BirdLife Australia Pelagic Eaglehawk Neck, Tas, 21 Jan 2018

Hi all, Here’s the second of the two pelagic trip reports for a double
header that got out off Tassie a fortnight or so ago. Rohan

BIRDLIFE AUSTRALIA PELAGIC TRIP OFF EAGLEHAWK NECK, TASMANIA
Sunday 21st Jan 2018

OBSERVERS: Tim Bawden, Antonia Burwell, Chris Burwell, Jo Culican, Gina
Hopkins, Jodi Osgood, Glen Pacey, Mike Potter, Robert Shore, Andrew
Walter, Richard Webber, Jim Wright & Rohan Clarke (report compiler).

WEATHER: Complete cloud cover throughout the day, dull and dingy, making
it tough for photographers. A few patches of very light drizzle. Winds
were generally light and variable – 5 knot easterly as we headed out,
building to 10-15 knot north-easterly in offshore waters before dropping
to 5 knot northerly from 11 am. Mild all day.

SEA: A flat sea on a 0.8 m swell as we headed out, building to a 1m sea
on a gentle 1-2 m swell. A very comfortable ride with no spray.

ACTIVITY: Departed Pirates Bay Wharf at 0715. Owing to the forecast for
northerly winds we opted to head to the north and forego the Hippolytes.
Good numbers of birds in offshore waters with early Buller’s Shearwater
and Gould’s, Cook’s and Providence Petrels before the shelf to indicate
a good day ahead. Crossed the shelf break (100 fathoms) at 0850 before
making our first stop a couple of miles beyond the shelf over 350
fathoms of water where we berleyed for an hour or so. Later we moved out
to 500 fathoms for a second berley session (1 hr 20 mins). As often
happens things got a bit quiet around midday so we shifted back to the
shelf for a try at a third berley location (40 mins). Crossed back over
the shelf at 1300 and docked a little before 1500.

MAMMALS:Common Dolphin: A pod of 8 in inshore waters in the AM and
another 2 in inshore waters in the PM.

Fur Seal sp.: 2 inshore in the AM.

BIRDS: 32 species of seabird beyond the point at Pirates Bay. Highlights
were a nice selection of great Albatross, a solid list of Pterodroma
species including good counts of Gould’s and Cook’s Petrel and a nice
count of Buller’s Shearwater. [The jaegers also had the potential to be
highlights but sadly they only provided distant scrappy views.]

Wandering Albatross (exulens): 2 pelagic.

NZ Wandering Albatross: 8 on plumage. All pelagic, 6 gibsoni and 2
antipodensis.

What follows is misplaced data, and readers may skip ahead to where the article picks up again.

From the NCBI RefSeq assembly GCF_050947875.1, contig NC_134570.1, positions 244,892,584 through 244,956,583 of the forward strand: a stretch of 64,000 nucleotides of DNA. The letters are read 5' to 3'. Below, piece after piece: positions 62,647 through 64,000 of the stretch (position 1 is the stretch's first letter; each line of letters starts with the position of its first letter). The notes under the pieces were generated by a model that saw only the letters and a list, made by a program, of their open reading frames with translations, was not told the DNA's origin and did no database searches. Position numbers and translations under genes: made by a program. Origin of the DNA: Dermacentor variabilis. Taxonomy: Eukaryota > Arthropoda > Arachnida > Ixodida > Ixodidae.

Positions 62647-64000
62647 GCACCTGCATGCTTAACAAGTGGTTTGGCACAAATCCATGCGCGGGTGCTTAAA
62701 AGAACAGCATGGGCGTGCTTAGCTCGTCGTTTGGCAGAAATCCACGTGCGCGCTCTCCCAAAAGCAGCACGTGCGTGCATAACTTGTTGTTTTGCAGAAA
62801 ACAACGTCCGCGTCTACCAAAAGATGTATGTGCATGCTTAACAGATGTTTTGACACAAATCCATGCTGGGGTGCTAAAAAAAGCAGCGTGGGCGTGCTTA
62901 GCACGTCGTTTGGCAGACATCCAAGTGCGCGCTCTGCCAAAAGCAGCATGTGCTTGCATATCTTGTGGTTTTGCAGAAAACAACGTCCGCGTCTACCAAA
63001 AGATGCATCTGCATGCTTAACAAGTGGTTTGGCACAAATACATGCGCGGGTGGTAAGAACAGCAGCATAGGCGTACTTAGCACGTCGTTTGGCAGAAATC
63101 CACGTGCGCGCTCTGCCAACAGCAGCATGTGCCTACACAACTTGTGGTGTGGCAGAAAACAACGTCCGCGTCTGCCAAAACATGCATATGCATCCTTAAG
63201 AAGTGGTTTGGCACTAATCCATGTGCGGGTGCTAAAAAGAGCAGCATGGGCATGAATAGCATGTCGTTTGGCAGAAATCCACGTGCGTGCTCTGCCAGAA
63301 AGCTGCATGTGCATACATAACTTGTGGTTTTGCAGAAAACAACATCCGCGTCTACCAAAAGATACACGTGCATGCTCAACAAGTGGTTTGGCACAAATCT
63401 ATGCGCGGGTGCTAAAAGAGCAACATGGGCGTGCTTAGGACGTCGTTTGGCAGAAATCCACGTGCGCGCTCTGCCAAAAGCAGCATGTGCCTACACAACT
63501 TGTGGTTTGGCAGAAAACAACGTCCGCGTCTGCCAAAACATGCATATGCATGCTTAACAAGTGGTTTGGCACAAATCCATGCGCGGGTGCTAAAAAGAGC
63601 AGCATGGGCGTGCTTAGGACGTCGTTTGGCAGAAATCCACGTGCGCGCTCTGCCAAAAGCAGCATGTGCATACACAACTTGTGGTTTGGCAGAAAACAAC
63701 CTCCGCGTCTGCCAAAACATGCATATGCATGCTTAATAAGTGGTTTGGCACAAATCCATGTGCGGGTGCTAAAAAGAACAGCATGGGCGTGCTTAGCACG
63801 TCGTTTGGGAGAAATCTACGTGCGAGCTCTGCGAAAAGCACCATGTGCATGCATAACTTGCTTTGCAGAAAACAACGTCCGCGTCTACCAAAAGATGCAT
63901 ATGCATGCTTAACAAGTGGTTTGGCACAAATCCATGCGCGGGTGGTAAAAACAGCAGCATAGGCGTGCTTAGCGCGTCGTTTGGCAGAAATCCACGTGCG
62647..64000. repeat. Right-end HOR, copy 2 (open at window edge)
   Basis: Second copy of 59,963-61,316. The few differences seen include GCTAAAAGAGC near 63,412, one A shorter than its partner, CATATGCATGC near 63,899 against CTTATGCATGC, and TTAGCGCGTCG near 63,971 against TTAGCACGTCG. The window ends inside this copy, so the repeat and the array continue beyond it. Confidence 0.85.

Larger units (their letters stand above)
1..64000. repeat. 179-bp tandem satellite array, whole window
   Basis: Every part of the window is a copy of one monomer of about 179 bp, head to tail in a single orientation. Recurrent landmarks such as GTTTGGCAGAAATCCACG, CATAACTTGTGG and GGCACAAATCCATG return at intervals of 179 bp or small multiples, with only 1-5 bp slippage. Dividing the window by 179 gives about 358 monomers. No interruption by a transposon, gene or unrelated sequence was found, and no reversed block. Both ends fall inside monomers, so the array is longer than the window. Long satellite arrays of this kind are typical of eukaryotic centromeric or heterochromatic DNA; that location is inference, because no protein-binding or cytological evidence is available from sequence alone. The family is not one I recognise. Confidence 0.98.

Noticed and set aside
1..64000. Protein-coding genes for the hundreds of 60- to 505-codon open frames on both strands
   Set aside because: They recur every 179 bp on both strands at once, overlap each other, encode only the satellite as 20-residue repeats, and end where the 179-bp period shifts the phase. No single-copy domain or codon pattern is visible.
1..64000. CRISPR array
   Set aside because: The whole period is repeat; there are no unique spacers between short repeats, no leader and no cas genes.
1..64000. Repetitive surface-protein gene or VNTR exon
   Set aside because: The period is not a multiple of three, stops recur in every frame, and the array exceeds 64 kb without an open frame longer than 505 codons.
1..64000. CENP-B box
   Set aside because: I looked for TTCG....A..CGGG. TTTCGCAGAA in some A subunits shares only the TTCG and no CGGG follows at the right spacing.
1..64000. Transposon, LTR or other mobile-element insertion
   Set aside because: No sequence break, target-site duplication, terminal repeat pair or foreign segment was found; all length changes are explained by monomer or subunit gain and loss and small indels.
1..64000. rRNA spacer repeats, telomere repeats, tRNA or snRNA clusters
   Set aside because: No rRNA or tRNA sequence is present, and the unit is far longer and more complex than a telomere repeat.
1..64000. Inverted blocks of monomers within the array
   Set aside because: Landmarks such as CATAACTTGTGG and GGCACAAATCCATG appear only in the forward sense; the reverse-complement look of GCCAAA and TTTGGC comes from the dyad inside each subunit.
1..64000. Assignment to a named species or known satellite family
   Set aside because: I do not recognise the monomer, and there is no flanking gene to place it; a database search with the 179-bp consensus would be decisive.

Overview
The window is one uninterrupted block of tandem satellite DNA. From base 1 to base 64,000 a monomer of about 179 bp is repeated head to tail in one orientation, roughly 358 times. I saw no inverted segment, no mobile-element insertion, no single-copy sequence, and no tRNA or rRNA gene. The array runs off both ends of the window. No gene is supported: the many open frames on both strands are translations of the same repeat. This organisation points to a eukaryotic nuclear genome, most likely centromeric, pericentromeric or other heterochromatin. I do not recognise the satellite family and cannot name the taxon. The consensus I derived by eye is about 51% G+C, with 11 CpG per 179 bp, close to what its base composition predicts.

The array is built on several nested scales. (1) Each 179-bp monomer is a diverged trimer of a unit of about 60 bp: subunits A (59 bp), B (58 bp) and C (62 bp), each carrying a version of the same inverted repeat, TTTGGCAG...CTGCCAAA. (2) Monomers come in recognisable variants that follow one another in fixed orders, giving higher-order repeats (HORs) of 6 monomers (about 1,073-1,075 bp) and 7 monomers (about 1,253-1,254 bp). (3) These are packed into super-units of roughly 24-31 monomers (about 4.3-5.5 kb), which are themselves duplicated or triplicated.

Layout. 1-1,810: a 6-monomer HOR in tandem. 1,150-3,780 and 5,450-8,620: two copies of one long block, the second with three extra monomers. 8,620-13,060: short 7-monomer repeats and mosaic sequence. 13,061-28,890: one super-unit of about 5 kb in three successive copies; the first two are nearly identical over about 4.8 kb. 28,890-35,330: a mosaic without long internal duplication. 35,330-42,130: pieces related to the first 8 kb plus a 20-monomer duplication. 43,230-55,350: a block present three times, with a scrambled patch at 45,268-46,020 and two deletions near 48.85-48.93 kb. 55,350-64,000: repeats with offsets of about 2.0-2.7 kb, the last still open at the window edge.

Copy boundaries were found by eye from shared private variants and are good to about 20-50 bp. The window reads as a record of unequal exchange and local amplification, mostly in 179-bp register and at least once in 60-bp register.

Southern Royal Albatross: 5 (2). All pelagic.

Northern Royal Albatross: 1 pelagic at the first berley point.

Black-browed Albatross: 1 imm pelagic.

Shy Albatross: 80 (30). cauta/steadi: 1 inshore, 3 offshore, remainder
pelagic, with good numbers following us back inshore on the return leg.
1 imm (both pelagic), remainder adult.

Buller’s Albatross: 6 (2). 1 offshore, remainder pelagic. All adults.

Northern Giant-Petrel: 1 imm in pelagic waters followed us around for
most of the day. Also a distant Giant-Petrel sp. in inshore waters in
the AM.

Grey-backed Storm-Petrel: 1 offshore in the AM.

White-faced Storm-Petrel: 95 (50). 4 offshore, remainder pelagic.

Wilson’s Storm-Petrel: 10 (4). All pelagic.

Fairy Prion: 22 (8).  1 inshore, 4 offshore, remainder pelagic.

Short-tailed Shearwater: 4500 (1000). Mostly offshore as a steady stream
of birds around the 60 to 70 fathom mark. Also 600 inshore and 800 pelagic.

Sooty Shearwater: 7 (2). 1 inshore, remainder pelagic.

Hutton’s Shearwater: 6 (2). 2 inshore, 2 offshore, 2 pelagic.

Fluttering Shearwater: 1 inshore in the AM and another inshore in the PM

BULLER’S SHEARWATER: 11 (2). 2 offshore, remainder pelagic. A few nice
close approaches.

White-chinned Petrel: 30 (12). All pelagic.

Grey-faced Petrel: 4 (1). All pelagic.

PROVIDENCE PETREL: 2 (1). 1 offshore over 76 fathoms, 1 pelagic.

SOFT-PLUMAGED PETREL 2 (1). Both pelagic. Both made nice close approaches.

GOULD’S PETREL: 35 (3). 1 offshore over 78 fathoms, remainder pelagic.
Mostly fairly distant but a handful made close approaches and a couple
lingered in the berley trail for 10+ minutes.

COOK’S PETREL: 4 (1). 1 offshore over 76 fathoms, remainder pelagic. One
made a close approach through the berley trail but the others were a bit
distant.

Common Diving Petrel: 5 (2). 2 inshore, 1 offshore, 2 pelagic.

Australasian Gannet: 3 (2). 2 inshore, 1 pelagic.

Black-faced Cormorant: 10 (5). All inshore

Crested Tern: 15 (10). All inshore.

LONG-TAILED JAEGER: 1 pelagic as we moved between berley points.
Distant, diagnostic but unsatisfying views.

POMARINE JAEGER: 1 inshore as a distant flyby.

Pacific Gull: 1 ad inshore

Kelp Gull: 5 (2). All inshore.

Silver Gull: 20 (10). 19 inshore, 1 pelagic.


Rohan Clarke
www.wildlifeimages.com.au

Latest updates
www.pbase.com/wildlifeimages/root&view=recent



Birding-Aus mailing list

Birding-Aus@birding-aus.org

To change settings or unsubscribe visit:

birding-aus.org/mailman/listinfo/birding-aus_birding-aus.org

Leave a Reply